Artist: Sister Suvi
Label: Common Clouds
Out: April 14th
Welcome to the third day of Reviews Week. Today, we're discussing Sister Suvi's Now I Am Champion. For those who may be unfamiliar to this point, they're a fun, freak-folk and noise trio made up of Merrill Garbus (of Tune-Yards), Patrick Gregoire and Nico Dann. In a rare feat, Garbus has managed to light up some corners of the music blogosphere with two separate efforts in the same year, so I'll warn you in advance that there is sure to be a greater focus on her at the beginning. However, that is not to discount the contributions and skill of the accomplished Gregoire and Dann, in their own rights. I just feel that a lot of the influence here stems from Garbus' stream of consciousness which she developed with Tune-Yards. That being said, we can now continue--
Now I Am Champion thrives on its use of off-kilter percussion parts, and a fast-paced, chaotic nature. While the vocals can, at times, sound like Buddy Holly, and others, touch on more tribal influences, the consistency is the haphazard and delightful game being constructed in the background. The clashing chords, both with guitar and chorus, and random inserts of sound here and there light up the entire aesthetic as it bounces between folk, noise and pop at a rapid, and alarming rate. With all of this stress on percussive work (which is fantastic, of course), you can't discount the intricate and technical guitar melodies which are at the heart of each track. Every one is touched with a bit of folk, while also employing a fair share of guitar pop sensibilities to move the songs along at a steady, and provocative pace. Goofy, yet appreciated country gang vocals also make a few guest appearances to further this in-between-genres duel of chance, surprisingly to much success.
Don't let all of these weighty, wordy descriptions fool you either. As much as Sister Suvi bases this entire effort off of the intricacies of blending several different types of music into one cogent, and persuasive argument, this is, in essence, a pop record. The difference, of course, is in what types of pop they're going for at any given moment. Likewise, these moments are never without a counterpoint of some lesser-used element. Freak-folk and noise are the first two that come to mind, but I'd like to believe that 1950s rock 'n' roll plays a roll too, along with a bit of hair metal. I just love all of the sounds that manage to mix themselves into this effort, which lasts just nine tracks, yet manages to fit in so much thought. It flows, then it's mechanical, then its flying, and then it's a frenzied indie mess that alludes to reggae and hip-hop. The word "dizzying" probably doesn't even do it justice. The fact is that you can't sit still while listening to this, yet in no way would I consider it danceable. Rather, Now I Am Championshould be considered a sound record, of epic proportions. It evokes every emotion imaginable, and tosses us into the middle of such a hodgepodge of influences that we are forced either to fight our way out, or simply go with the flow.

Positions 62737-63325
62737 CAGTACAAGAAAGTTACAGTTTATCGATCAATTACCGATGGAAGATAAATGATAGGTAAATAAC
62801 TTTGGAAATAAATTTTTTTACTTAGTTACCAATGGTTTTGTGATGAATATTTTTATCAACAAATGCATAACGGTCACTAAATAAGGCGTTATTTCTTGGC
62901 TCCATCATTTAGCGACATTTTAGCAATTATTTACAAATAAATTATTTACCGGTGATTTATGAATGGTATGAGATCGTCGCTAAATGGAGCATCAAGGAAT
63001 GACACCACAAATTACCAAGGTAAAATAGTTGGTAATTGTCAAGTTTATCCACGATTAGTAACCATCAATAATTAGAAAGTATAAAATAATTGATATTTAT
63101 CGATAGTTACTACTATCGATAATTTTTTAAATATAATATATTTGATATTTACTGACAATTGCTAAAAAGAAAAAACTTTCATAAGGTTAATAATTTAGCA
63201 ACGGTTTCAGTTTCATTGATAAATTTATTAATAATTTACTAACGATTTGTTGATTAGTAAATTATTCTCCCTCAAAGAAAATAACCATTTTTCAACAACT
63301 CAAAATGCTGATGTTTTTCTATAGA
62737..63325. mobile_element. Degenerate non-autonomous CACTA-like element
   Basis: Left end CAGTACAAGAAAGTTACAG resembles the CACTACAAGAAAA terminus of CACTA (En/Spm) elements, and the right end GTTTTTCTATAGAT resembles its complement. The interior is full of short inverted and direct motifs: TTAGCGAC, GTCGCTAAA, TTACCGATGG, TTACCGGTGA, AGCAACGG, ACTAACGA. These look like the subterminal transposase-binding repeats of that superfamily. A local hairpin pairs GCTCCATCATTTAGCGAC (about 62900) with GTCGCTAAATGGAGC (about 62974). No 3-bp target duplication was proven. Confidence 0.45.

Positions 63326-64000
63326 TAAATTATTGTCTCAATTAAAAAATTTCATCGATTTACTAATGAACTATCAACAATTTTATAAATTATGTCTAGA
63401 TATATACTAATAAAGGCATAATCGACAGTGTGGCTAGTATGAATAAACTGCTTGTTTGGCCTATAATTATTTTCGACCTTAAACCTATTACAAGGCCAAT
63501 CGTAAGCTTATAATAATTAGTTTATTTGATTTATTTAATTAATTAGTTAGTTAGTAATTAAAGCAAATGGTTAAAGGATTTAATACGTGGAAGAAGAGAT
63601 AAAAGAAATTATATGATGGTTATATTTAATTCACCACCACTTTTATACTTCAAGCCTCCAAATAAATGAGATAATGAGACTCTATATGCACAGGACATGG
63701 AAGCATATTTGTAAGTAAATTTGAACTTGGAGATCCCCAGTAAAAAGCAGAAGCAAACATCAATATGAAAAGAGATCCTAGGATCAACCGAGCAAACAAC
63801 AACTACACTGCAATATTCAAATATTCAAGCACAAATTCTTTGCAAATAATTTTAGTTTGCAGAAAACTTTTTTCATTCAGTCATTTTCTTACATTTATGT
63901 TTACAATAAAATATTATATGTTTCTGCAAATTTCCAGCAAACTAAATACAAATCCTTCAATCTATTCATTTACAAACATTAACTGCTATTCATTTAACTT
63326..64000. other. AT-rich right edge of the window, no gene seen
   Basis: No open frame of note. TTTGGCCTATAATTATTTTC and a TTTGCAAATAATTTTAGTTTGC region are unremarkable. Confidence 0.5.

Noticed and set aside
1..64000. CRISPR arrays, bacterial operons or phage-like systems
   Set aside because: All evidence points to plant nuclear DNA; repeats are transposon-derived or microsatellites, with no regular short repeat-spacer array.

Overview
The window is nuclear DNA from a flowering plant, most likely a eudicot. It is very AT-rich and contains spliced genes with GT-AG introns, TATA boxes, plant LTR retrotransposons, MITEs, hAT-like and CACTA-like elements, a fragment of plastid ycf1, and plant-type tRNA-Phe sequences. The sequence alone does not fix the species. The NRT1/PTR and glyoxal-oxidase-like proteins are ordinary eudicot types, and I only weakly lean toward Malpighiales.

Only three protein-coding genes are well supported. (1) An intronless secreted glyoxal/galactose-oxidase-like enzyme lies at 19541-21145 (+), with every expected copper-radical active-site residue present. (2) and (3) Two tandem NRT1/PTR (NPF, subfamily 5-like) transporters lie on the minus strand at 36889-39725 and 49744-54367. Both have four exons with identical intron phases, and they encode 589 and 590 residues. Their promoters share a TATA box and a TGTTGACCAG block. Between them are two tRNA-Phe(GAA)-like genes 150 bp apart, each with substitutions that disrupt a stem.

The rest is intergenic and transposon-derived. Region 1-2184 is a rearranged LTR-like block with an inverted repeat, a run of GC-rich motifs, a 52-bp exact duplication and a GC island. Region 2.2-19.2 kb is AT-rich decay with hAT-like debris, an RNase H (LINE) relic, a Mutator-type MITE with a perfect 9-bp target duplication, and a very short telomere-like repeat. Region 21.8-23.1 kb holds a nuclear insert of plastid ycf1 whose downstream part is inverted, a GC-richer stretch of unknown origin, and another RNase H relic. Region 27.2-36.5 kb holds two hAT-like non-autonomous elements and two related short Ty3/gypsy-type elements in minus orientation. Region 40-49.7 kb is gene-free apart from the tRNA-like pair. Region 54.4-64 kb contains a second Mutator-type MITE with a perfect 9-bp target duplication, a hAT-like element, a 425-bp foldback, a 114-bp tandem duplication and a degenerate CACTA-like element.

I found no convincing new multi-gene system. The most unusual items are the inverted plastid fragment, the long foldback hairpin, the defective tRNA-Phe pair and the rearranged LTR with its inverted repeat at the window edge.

All things considered, a record that jumps, stops and starts as much as this one does has no business garnering such high praise. Yet, I can't help but say great things about it. How can a record like this go largely unnoticed by the larger community of indie bloggers, and the indie scene in general? Garbus is a well-kept secret. for the most part, except around here, where she does have a bit of a celebrity. I'd tell you that you'll love Now I Am Champion if you love music, but of course, that's not true. Sadly, in order to enjoy an effort like this, not only do you have to appreciate each element individually, but you've got to be able to handle their marriages in such a disorganized fashion. If you can agree with all of that with confidence, then yes, perhaps Now I Am Champion is your new favorite album. Give it a chance. Even if you don't get it right off the bat. Like so very few records, it grows on you with each listen, and once your head is finally wrapped around it all, it may just explode. Really. Similarities may possibly include Garbus' Tune-Yards, Islands and Here We Go Magic.
Best Track: "American"